Details

International Journal of Disaster Resilience in the Built Environment, vol. 12 no. 2
Type: Research Article
ISSN: 1759-5908

Keywords

Article
Publication date: 31 August 2022

Rory Mulcahy, Shahab Pourfakhimi, Girish Prayag, Elham Falatoonitoosi and Noel Scott

This study aims to theorise and empirically test a model based on the hierarchy of effects behavioural learning approach (“do-think-feel”) to explain how travel during a…

Abstract

Purpose

This study aims to theorise and empirically test a model based on the hierarchy of effects behavioural learning approach (“do-think-feel”) to explain how travel during a crisis assists consumer well-being. The paper also examines whether the effect travel has on well-being is serially mediated by perceived risk and resilience and moderated by the personality trait of sensation-seeking.

Design/methodology/approach

This research uses a quasi-experimental design involving Australian consumers based on a sample of n = 307 who had travelled and n = 277 who had not during the COVID-19 pandemic (N = 584). A replication study (N = 290) is also undertaken to assess the robustness of the hierarchy of effects uncovered in the main study. Data were analysed using structural equation modelling (SEM) and Hayes PROCESS macro.

Findings

The results reveal travellers have significantly higher levels of both hedonic and eudaimonic well-being than non-travellers, suggesting the transformative potential of travel experiences during a crisis. The transformative potential of travel is driven by perceived risk and psychological resilience, which mediate the relationship between travel frequency and well-being. Further, spotlight moderation analysis demonstrates that the effect of travel on well-being is most profound for those with lower levels of sensation-seeking. These relationships are also confirmed in the replication study.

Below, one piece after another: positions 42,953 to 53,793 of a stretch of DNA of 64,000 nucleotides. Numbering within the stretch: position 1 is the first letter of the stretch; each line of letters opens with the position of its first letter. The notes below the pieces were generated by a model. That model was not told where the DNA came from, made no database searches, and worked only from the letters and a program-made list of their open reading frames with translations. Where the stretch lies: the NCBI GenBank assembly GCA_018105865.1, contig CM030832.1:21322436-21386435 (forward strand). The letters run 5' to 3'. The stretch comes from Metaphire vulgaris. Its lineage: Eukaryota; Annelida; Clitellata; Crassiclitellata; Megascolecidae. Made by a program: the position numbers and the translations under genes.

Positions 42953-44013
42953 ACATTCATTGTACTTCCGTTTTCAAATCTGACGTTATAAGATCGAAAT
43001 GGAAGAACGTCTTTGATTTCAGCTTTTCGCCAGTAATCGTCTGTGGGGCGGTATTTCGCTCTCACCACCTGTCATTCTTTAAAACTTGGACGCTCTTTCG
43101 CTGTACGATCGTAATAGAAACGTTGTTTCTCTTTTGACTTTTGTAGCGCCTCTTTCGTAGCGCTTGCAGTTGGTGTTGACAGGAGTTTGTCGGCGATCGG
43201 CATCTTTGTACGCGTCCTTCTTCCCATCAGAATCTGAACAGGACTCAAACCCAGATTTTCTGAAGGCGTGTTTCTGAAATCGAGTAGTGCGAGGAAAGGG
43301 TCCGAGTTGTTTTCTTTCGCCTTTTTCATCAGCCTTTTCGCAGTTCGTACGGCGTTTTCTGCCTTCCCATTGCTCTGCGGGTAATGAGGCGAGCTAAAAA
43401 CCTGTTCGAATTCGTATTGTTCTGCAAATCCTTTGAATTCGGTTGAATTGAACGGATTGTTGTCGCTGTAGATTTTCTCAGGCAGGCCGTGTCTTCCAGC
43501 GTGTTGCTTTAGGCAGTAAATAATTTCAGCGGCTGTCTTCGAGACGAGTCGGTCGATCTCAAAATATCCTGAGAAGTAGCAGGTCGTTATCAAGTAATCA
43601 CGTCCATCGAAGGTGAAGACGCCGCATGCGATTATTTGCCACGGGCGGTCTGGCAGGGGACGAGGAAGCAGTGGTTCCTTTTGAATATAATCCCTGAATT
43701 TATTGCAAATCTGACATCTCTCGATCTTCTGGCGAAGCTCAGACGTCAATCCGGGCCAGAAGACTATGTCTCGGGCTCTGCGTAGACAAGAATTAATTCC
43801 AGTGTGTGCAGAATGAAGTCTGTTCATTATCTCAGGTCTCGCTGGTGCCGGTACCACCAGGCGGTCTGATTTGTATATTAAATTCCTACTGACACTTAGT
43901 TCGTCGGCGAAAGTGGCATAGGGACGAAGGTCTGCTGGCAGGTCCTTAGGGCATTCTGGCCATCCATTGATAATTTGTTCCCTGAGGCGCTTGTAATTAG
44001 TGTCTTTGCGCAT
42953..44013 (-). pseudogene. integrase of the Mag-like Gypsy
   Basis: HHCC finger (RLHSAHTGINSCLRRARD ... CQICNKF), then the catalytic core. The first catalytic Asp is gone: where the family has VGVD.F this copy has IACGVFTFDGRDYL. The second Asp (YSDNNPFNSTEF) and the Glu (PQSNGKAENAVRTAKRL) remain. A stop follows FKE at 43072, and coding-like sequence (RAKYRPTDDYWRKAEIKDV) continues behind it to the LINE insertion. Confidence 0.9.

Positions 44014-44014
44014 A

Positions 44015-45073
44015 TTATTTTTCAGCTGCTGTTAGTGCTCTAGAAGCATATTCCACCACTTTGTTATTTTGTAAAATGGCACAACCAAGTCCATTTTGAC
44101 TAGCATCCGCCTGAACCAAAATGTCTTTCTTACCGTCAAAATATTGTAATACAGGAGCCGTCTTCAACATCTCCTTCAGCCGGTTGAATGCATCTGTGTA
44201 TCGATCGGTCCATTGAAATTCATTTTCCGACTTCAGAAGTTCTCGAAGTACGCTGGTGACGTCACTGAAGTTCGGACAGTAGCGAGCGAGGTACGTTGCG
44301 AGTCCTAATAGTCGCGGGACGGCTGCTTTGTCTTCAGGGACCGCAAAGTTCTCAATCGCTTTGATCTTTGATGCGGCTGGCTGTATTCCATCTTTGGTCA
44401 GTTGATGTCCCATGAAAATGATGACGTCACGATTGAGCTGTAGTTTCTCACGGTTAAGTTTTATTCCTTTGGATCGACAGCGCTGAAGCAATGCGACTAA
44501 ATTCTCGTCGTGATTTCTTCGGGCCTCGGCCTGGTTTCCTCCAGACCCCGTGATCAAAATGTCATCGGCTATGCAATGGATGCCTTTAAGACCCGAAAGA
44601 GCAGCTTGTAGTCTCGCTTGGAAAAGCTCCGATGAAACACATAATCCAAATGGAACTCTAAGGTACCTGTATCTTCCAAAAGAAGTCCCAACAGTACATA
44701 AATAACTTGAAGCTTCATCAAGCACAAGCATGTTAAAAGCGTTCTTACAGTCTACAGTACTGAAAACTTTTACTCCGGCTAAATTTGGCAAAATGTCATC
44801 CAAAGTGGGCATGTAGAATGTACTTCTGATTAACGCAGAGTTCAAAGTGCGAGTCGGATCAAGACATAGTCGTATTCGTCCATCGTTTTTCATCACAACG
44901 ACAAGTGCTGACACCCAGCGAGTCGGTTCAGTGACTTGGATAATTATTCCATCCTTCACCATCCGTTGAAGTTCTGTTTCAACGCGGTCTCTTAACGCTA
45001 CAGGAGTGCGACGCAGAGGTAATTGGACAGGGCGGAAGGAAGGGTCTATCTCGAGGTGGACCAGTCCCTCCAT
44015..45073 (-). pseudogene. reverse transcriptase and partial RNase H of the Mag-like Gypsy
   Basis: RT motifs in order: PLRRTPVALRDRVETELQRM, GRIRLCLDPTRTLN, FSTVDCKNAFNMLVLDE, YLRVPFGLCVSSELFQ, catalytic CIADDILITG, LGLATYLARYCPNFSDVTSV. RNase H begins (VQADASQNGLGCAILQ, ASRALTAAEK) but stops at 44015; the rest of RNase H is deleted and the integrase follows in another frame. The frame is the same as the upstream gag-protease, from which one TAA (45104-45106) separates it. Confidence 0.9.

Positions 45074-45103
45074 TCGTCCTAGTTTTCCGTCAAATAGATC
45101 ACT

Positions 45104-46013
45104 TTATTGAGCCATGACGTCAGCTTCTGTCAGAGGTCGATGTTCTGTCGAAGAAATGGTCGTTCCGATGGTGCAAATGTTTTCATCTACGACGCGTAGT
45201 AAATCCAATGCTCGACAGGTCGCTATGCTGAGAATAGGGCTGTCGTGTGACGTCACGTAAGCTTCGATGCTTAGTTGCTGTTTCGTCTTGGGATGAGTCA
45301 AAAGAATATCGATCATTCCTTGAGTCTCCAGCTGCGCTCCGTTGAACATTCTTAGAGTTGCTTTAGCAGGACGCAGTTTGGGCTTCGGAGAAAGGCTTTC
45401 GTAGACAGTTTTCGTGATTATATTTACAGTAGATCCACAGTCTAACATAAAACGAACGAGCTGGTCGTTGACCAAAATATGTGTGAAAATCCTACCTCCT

Originality/value

This research is among the first in transformative service research (TSR) to test the mediators of perceived risk and resilience together in a singular study, showing how experiences such as travel are potentially transformative. It also evaluates personality traits such as sensation-seeking as a moderating factor, which is uncommon in TSR. Further, this study empirically validates a do–think–feel behavioural learning approach, as opposed to other hierarchy of effects sequences that are dominant in TSR and the wider services marketing literature.